Can you use family history, such as Alzheimer’s or Parkinson’s, to predict which HIV-positive individual is more prone to developing cognitive impairment?
 
No. This is a big problem because we do not have biomarkers that can tell us in laboratory tests whether somebody [who has HIV] is predisposed for cognitive impairment … or how fast the dementia will develop, or if the cognitive impairment will develop, and who will get full-scale dementia, and how effective therapy is, or would be, or how to measure the effectiveness of a therapy.
 
Treating [brain disorders] is particularly hard because antiviral drugs do not cross the blood-brain barrier at a sufficient level to be effective in the brain.
 
So I ask the broad question, ‘Can I use a proteomic approach, [a] proteomic platform, to find the protein level, the molecular correlates of cognitive impairment, and whether these correlates can be found in cerebrospinal fluid or these correlates can be also found in serum?’
 
Some people say that cerebrospinal fluid is the ultra-filtrate of plasma or blood because, after all, what is produced in the brain has to be dumped into blood and then transported to liver or kidney and excreted from the body. But even if the blood-brain barrier is impaired, and we know it is impaired during HIV infection, it is still to some extent a functioning barrier.
 
Initially, I used extreme cases for our proteomic analysis. I took [samples] from HIV-infected, non-demented [patients] and samples from HIV-infected individuals who had full dementia. Going between the two extremes, it helps to discover the differences.
 
What we’re doing right now is trying to apply [what] we’ve learned from these studies … to the cohorts of samples which have more subtle differences. There is an ongoing study [in which] we have samples from individuals who were infected with HIV before the therapy started, and six months [after therapy started].
 
What we want to know is … how the therapy itself is reflected in the biological ex vivo sample and extrapolate that to the clinical conditions. These studies, which we are doing in collaboration with the University of California, San Diego … are partially blinded, which means that they made a selection of samples, they send these samples to us. We do a proteomics analysis, but they will do the clinical correlates.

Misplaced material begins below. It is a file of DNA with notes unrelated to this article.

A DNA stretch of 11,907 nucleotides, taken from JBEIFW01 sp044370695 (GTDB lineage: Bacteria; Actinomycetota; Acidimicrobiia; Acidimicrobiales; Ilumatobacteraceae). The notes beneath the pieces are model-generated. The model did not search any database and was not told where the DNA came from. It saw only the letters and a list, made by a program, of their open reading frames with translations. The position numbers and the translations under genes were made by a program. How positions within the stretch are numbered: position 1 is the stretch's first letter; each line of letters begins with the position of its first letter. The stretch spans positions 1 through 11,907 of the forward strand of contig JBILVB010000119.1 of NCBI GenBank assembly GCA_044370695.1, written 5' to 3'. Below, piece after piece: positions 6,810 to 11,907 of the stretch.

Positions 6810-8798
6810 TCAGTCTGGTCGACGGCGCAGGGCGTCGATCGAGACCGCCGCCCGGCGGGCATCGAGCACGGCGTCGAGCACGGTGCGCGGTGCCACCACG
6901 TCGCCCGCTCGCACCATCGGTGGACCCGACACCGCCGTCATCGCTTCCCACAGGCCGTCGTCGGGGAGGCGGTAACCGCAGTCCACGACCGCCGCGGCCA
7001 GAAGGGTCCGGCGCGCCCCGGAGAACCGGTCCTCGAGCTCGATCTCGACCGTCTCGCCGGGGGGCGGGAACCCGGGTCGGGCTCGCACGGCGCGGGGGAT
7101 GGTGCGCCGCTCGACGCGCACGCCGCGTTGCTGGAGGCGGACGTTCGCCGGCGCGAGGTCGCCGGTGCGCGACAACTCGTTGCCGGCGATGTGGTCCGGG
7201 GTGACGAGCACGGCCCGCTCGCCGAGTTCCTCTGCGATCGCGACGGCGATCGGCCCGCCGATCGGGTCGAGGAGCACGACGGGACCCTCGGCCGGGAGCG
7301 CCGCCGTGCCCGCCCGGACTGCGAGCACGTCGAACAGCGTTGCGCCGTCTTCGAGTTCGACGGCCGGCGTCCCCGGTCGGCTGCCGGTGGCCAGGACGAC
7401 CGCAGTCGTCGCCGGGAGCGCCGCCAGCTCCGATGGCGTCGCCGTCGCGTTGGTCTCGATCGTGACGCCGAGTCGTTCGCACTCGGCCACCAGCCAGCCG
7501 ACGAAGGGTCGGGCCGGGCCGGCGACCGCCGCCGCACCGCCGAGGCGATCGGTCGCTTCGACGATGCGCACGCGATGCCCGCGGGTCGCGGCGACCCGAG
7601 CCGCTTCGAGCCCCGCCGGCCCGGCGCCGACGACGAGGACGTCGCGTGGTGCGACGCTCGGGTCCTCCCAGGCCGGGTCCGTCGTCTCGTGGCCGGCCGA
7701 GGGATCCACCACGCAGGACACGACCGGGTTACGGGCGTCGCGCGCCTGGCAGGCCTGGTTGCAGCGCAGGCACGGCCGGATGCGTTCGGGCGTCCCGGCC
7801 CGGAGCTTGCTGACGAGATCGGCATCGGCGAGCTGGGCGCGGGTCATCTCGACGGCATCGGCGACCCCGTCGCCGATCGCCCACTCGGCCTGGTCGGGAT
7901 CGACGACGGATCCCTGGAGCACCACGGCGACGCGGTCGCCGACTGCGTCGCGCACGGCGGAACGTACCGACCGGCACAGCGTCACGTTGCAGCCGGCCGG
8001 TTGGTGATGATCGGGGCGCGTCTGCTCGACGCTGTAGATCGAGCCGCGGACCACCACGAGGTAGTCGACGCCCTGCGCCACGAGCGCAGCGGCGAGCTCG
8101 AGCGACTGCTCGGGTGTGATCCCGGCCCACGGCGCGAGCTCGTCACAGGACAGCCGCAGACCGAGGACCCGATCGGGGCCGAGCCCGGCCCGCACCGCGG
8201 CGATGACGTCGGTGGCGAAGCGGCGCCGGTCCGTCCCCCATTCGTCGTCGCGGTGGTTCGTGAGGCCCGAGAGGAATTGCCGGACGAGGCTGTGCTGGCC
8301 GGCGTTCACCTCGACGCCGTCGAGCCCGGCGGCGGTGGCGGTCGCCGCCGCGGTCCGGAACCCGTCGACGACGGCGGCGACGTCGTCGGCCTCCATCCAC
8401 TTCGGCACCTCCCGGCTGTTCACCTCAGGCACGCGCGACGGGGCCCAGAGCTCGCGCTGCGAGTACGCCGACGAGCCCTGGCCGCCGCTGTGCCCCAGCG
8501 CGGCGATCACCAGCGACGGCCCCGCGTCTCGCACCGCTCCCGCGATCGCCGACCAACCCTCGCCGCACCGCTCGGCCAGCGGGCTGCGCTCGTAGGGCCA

Biomarker discovery itself, even if you find some proteins differentially expressed, unless you understand how this correlates with the biology of disease, with the pathology of disease, they are not of full value, especially if you [consider] that HIV or AIDS is a very complex disease. It’s not a [monolithic] disease.
 
In AIDS complex, you may have many other opportunistic infections going on. There are a lot of people who are drug abusers, maybe not single drugs … There are a lot of people who are alcohol abusers. HAART therapy may have its own effect, and what we see in plasma, even if HAART is not helping the brain, [maybe] it’s helping on the periphery.
 
In your own research, are you trying to address all these different HIV populations?
 
We are trying to correlate that with some components. And in the paper we published in Virology … [our hypothesis] was that during brain inflammation, there is a recruitment of mononuclear phagocytes to the brain in large numbers.
 
However, not all of them are infected. What we think is that when they are infected or they go over the edge and they become neurotoxic, these macrophages, perivascular macrophages or microglia may produce and secrete neurotoxic substances.
 
Having said that, we set up the in vitro system. When we obtained monocytes from healthy individuals, we infected them with HIV in vitro … and then we looked at [what they produced] using a proteomics platform and a proteomics approach.
 
Then what we are trying to do is correlate that with what we see in either cerebrospinal fluid or … in blood.
 
So that is one approach, to connect that to biology. Dr. Howard Gendelman [at the University of Nebraska] … what he is trying to do is look at the co-cultures. He is culturing infected and non-infected macrophages with astrocytes because … maybe the major damage is caused astrocytes that are stimulated to be neurotoxic.
 
The major role [of astrocytes is] to nourish and protect the brain, but a major question is ‘If astrocytes encounter the HIV-infected macrophage, are they capable of protecting the brain?’
 
And what’s the answer?
 
We don’t have answers. This is all ongoing research.